Beyond Trafficking and Slavery

LGBTQI+ asylum claimants face extreme social isolation in Germany

LGBTQI+ people seeking asylum in Germany are isolated, inadequately housed, and at risk of violence.

Mengia Tschalaer Nina Held
26 November 2019
A sticker on a pole in Pasewalk, Germany reads 'No place for asylum seekers'.
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Jens Kalaene/DPA/PA Images. All rights reserved.

The German Lesbian and Gay Association (Lesben und Schwulen Verband Deutschland) estimates that out of the nearly 1.6 million refugees that have been registered in Germany between 2015 and 2018, approximately 60,000 are LGBTQI+ individuals from countries in the Middle East, Africa, South Asia and the Caribbean. Like many other people who are currently waiting for their asylum interview or asylum decision, they are predominantly housed in rural areas in Germany in former hotels, community centres, and even barracks. “They sent me to the mountain”, one transgender claimant from Iraq said.

This presents many problems for LGBTQI+ asylum seekers as Germany uses a mechanism called the Königssteiner Schlüssel” to proportionally distribute asylum seekers across the country’s sixteen federal states. This means that LGBTQI+ claimants often end up in very remote areas. Furthermore, since people who seek asylum on the grounds of their sexuality and/or gender identity are not separately registered, they are often housed together with the very people they fled from in the first place.

“You live in the closet because you don't know who is your neighbour.”

Safe LGBTQI+ accommodation is rare and only exists in urban areas such as Berlin and Frankfurt. The great majority of gay, lesbian, bi, intersex, trans, and non-binary individuals seeking asylum will never have the privilege to be housed in a safe space or to be within reach of community support. They know they are at risk of violence and fear coming out. As a result, LGBTQI+ people seeking asylum in Germany often face extreme isolation. “I don’t talk to anyone. I keep to myself”, one young lesbian from Tanzania said. “I am afraid that if the others find out, everything will get worse.” Another young gay man from Uganda echoed his fears. “When we're in the reception centres we try to hide”, he said. “You live in the closet because you don't know who is your neighbour.”

The story of Hope, a lesbian from Uganda, further illustrates the precarious situation of LGBTQI+ people seeking asylum who are housed in rural areas. “I can’t breathe”, Hope said. “I am scared. The woman I share my room [with] wants to harm me – she doesn’t like me. Maybe she knows [that I am a lesbian] because I never talk about my husband or boyfriend like other women do. She makes my life here like hell.” Hope suffers from depression and severe anxiety, which she ascribes amongst other things to her poor housing situation. She has repeatedly asked for a transfer to the city, where she would have access to LGBTQI+ organisations and other queer refugees. Her requests have all been denied.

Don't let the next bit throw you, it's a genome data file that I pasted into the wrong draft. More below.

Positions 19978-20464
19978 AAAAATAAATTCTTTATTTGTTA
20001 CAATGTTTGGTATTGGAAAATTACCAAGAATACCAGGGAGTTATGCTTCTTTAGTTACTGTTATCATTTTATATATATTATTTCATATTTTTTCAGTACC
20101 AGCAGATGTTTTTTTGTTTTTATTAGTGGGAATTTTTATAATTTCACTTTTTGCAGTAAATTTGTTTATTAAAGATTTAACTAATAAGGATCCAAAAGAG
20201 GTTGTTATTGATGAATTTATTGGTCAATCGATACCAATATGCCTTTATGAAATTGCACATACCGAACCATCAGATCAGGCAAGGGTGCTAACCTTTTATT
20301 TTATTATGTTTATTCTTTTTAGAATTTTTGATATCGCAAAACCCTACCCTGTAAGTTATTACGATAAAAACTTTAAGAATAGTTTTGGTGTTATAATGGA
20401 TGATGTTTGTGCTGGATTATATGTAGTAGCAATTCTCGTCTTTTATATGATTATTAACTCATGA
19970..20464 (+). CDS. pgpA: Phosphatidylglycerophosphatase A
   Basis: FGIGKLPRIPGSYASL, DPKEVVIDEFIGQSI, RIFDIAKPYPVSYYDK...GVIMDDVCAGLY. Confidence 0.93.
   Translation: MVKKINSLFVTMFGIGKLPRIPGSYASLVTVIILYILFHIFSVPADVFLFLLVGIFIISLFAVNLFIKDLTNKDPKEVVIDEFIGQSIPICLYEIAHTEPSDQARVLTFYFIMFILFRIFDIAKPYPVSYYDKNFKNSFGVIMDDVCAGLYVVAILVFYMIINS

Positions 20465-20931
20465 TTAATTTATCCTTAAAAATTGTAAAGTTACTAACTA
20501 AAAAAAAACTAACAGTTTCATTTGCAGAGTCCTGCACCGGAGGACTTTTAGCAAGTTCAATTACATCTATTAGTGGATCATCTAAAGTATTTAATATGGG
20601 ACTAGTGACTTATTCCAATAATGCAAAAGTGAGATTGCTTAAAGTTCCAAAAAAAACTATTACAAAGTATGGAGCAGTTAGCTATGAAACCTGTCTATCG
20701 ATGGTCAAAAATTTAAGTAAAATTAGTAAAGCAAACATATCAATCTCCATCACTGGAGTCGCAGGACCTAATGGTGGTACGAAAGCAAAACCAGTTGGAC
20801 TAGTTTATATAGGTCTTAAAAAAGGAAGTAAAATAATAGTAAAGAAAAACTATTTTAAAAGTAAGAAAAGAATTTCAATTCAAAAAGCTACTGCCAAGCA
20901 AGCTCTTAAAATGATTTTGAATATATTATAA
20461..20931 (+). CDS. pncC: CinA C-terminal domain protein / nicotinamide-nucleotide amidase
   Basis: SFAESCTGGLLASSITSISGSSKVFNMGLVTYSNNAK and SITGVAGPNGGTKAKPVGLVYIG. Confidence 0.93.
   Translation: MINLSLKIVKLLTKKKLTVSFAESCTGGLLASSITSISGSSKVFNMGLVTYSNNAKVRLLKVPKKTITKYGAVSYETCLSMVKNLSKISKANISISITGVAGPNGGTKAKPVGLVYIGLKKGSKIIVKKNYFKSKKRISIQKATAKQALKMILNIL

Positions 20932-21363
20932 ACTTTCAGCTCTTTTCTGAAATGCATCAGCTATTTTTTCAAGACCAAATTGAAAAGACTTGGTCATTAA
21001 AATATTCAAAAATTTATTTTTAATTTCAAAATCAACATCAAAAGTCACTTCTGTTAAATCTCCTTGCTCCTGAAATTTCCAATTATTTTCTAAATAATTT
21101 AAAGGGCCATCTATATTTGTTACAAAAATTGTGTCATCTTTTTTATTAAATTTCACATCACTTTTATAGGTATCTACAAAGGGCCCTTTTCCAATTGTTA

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Since 2017 we have interviewed over 100 people, including NGO professionals, lawyers, judges, policy-makers and LGBTQI+ refugees and people seeking asylum. We found that most of the people interviewed had experienced social isolation and discrimination. They felt a heightened sense of loneliness and lacked access to adequate legal, medical, psychological and social support.

LGBTQI+ claimants said over and over again that they feel compelled to hide their sexual orientation within the accommodation centres, which can be extremely difficult when sharing a room with several other people. They also shared many experiences of sexism, racism, ableism, homophobia and transphobia in the villages in which the accommodation centres are located. “If you are in a small village and everyone knows that you are gay or lesbian or intersex or trans, that is, that's really terrible, believe me”, one claimant said. The social isolation by LGBTQI+ claimants is exacerbated by the fact that they often avoid contact with non-LGBTQI+ claimants out of fear of their possible negative reaction. This increases the risk of mental health-related issues, which, in turn, can affect their asylum proceedings.

Hope’s claim was rejected on the grounds that she was not open enough about her sexual orientation. But, she explained to us, “the reason is [they’ve] sent me in the village. The moment I reached here I could not express myself because of the environment I was in. … So by the time I went for my interview I was still in fear, because of the place they had put me.”

Our research findings stress how important it is for decision makers to understand the complexities of LGBTQI+ claimants’ experiences and why it is often difficult for them to express themselves freely. We urge the German government to support the establishment of safe housing for LGBTQI+ claimants and accommodate them in urban areas where they can socialise with other LGBTQI+ people, access support, and integrate in society. As such, we also support the campaign by the organisation Rainbow Refugees Munich/SUB, which is currently lobbying the city of Munich to provide safe accommodations for LGBTQI+ people seeking asylum.


This article is based on a recent policy brief published by the University of Bristol. The policy brief is based on data generated from two EU-funded research projects on queer asylum in Germany Queer Muslim Asylum in Germany, (QMAG) (University of Bristol) and SOGICA – Sexual Orientation and Gender Identity Claims of Asylum (University of Sussex), which used a variety of research methods to explore the legal and social experiences of LGBTIQ+ asylum claimants and refugees in Germany. Download the complete policy brief.

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